It’s not a secret anymore; vintage watch market is booming and this means that pieces that were once accessible, if not affordable, have reached new stratospheric price heights and are not really an option for reasonable consumers and collectors any more.
I have long changed my approach to watch collecting and although I used to focus on vintage pieces, I soon realised that there is a lot of value to be had on neo-vintage, special editions, micro-brands or even new pieces. Some people buy as an investment but most collectors want to enjoy new acquisitions on their wrist. Unfortunately, quite a lot of them find themselves tucking away lovely timepieces, out of fear of damaging them and taking a blow on the newly assigned values!
I recently stumbled across a Bremont ALT1-ZT on Ebay for a bargain price and decided to give it a try. I had always liked looking at them but at 43mm I always thought they were too big. My sweet spot has been at 40mm but the recent acquisitions of an homage HKED Bund, a Sinn 156 and a Monte Carlo Excelsior Park showed me that 42mm was still manageable.
As soon as the package arrived I was very pleasantly surprised. And it all started from the packaging. A lovely leather folio, with a pocket for the instructions, compartments for two straps, a Bremont spring bar tool and a padded zipped compartment for the watch! At last something more useful that a huge box! I now know where Omega took inspiration from, with their latest limited editions…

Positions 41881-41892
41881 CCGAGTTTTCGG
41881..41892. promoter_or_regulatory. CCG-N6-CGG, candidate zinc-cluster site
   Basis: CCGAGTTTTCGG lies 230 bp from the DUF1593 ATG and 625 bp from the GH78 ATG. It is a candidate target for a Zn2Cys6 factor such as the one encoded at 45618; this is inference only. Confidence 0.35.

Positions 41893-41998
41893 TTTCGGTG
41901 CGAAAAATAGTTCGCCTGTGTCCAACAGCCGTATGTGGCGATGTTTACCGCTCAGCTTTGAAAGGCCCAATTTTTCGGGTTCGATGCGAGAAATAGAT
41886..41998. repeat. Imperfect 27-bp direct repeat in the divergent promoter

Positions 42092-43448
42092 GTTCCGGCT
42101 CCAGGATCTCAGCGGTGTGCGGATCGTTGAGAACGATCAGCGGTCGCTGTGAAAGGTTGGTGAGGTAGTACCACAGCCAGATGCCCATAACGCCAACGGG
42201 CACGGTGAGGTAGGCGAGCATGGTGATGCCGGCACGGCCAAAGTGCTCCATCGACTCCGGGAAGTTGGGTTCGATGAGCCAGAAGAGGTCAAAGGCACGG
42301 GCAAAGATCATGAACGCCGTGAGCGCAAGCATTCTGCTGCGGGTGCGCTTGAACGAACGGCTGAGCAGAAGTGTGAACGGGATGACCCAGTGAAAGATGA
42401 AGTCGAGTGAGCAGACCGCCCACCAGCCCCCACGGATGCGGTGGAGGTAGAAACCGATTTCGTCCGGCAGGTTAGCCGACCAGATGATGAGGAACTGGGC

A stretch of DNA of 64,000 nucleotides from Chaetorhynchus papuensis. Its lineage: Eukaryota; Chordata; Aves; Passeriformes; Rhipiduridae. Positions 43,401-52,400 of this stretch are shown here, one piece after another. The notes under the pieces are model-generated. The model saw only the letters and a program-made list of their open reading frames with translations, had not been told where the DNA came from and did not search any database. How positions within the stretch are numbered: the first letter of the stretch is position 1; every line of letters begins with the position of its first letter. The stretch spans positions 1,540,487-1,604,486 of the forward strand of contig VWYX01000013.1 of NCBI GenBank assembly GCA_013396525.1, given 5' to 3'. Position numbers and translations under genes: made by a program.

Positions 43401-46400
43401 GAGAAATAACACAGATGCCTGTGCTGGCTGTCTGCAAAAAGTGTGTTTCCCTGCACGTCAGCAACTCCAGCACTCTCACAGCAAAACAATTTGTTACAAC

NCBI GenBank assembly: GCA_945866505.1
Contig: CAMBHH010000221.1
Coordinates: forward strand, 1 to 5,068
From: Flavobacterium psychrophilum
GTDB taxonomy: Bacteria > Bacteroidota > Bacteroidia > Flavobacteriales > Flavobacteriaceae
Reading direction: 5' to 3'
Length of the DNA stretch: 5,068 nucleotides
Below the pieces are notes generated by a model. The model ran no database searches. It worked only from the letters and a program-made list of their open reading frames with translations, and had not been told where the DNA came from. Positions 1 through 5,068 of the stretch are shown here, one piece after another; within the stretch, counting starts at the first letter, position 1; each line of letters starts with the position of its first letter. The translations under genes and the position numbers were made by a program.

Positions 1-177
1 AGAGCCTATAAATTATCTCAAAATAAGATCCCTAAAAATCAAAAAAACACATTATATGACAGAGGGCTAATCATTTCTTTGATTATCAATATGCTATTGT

On to the watch though... As soon as I took it out I was impressed by the build quality and the attention to detail. I have a relatively small wrist and I really struggled to find a good fit with the stock strap. This is not to take anything away from the strap or the deployant quality. Both are really top notch. Anyway, as soon as I got home I pulled out a 22mm NATO strap and Voila! Instant, slightly belated love!
Let’s start with the most common part of the watch, the movement, although a 7754 based, COSC certified, GMT movement is not such a usual sight. If you have followed the blog I am sure you know that I am a huge fan of the Lemania 5100 and the Valjoux 7750 movements! Both were designed to be robust, reliable, accurate and very easy to produce. An engineer’s dream some might say… The 7754 is indeed a Valjoux 7750 with the added function of an independently adjusted, in 1hour increments, 24h GMT hand. The BE-54AE as Bremont calls it is COSC certified, meaning that it is extremely accurate.
So, with the most pedestrian part out of the way let’s drill into the case, dial and hands. You can tell a Bremont watch from quite far away. They all use the same tri-toc case design which consists of following components:
Upper part: bezel and upper lug case, which for the ALT1-zt is radially brushed, hardened steel using the XB-EBE2000 technology which ensures scratch resistance similar to that of sapphire and marginally lower than that of diamonds. Only Sinn and Damasko are currently offering similar treatments and they are considered to produce some of the world’s best toolwatches.
Mid-part: steel or aluminium anodised barrel that encapsulates the case. It this case, ridged, black PVDed steel.
Lower part: a steel/sapphire caseback that is secured in place by 5 bolts.